Elizabeth Blackburn co-Discoverer of Telomerase: Women’s History Month Day 19

“The argument has been that the pipeline will take care of this.  But the pipeline has been good for a number of years, and it hasn’t taken care of it. In biology it’s especially insidious because 50 percent of grad students are female. This has been the case for quite some time. Yet when I was chair of my department, I was the only woman chair in the entire medical school. We are putting a lot of our students off continuing—both men and women, but more women. They vote with their feet.”

Elizabeth Blackburn, along with Carol Greider, discovered the enzyme telomerase.  Telomerase maintains the blocks of DNA and protein called telomeres which prevent vital genes from being lopped off during cell division.  Her research has shown that telomerase does not shut off in cancer cells and the cells become immortal.  Normally telomerase production stops after a while and cells die.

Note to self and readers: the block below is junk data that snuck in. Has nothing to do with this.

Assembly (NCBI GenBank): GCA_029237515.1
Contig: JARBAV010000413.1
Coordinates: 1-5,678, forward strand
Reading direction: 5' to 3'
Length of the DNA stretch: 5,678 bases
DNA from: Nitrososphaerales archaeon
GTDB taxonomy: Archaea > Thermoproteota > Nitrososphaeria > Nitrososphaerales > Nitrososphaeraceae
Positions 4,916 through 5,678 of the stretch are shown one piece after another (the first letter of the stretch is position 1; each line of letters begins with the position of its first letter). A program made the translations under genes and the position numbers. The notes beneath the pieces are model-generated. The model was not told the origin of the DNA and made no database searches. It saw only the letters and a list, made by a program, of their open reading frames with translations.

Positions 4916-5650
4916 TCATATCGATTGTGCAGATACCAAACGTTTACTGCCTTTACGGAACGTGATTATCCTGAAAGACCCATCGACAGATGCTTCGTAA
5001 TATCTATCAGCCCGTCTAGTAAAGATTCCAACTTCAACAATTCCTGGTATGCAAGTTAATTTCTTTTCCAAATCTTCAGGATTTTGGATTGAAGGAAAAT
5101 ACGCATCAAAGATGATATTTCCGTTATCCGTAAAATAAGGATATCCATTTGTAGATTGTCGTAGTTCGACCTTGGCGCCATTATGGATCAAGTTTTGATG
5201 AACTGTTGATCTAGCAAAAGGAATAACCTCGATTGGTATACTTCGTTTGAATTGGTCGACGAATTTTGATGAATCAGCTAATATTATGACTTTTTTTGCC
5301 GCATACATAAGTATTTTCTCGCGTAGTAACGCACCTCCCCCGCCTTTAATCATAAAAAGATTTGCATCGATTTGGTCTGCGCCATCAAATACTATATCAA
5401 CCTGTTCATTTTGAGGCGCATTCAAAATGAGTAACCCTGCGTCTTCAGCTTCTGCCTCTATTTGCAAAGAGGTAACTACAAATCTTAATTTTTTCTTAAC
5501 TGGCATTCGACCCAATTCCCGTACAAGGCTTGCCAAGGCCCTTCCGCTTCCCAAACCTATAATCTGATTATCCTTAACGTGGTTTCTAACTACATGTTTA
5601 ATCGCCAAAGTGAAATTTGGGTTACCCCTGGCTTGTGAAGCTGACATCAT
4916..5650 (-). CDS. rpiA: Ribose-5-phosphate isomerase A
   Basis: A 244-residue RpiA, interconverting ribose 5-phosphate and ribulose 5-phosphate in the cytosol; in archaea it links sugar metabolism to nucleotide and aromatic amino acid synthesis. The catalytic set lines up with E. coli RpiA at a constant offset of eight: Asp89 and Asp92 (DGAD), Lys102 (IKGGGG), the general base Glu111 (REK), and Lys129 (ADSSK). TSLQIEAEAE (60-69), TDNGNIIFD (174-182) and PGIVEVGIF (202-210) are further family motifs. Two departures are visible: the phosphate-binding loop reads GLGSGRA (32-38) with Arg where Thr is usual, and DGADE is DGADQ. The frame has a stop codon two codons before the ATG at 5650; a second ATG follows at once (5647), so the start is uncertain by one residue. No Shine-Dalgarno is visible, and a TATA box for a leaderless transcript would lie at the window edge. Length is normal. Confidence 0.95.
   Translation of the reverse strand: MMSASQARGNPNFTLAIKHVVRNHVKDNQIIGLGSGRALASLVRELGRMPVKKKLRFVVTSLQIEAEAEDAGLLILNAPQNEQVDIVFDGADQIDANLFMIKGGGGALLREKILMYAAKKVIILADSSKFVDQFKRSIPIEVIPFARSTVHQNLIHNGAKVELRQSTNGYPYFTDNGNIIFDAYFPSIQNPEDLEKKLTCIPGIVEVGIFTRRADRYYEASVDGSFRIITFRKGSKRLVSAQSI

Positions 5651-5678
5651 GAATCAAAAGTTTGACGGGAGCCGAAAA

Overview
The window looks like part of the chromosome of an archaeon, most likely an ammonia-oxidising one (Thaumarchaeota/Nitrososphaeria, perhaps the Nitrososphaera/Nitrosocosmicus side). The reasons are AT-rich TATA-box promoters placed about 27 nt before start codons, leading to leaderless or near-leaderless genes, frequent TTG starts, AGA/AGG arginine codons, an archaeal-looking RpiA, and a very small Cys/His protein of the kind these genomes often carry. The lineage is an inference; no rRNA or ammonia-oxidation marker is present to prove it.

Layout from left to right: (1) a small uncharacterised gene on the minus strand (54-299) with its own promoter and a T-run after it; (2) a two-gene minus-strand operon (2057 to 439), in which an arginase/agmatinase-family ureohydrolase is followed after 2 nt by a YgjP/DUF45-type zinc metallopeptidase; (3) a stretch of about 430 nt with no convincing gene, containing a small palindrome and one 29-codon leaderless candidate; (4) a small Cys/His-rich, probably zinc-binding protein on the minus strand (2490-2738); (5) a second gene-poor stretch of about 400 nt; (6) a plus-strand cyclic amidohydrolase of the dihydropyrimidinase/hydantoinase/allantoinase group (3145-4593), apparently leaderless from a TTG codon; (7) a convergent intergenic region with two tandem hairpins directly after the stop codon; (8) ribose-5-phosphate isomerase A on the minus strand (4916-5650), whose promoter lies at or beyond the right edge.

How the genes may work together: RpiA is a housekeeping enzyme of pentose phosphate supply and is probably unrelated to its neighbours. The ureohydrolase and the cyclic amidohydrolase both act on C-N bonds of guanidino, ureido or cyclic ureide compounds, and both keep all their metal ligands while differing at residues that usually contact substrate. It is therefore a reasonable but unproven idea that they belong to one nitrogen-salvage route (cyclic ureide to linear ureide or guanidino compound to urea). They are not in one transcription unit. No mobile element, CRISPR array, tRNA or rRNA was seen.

Ms. Blackburn is the Morris Herzstein Professor of Biology and Physiology at UCSF, serving in both the Department of Microbiology and Immunology, and the Department of Biochemistry and Biophysics. She is also a Non-Resident Fellow of the Salk Institute.

Quote from Discover Magazine, Why Science Must Adapt To Women by Peggy Orenstein, November 2002.
Mini-bio compiled from Discover Magazine The 50 Most Important Women in Science by Kathy A. Svitil, November 2002 and Academy of Achievement, Elizabeth Blackburn Biography.
Photo from Academy of Achievement.

Elizabeth Blackburn, co-Discoverer of Telomerase


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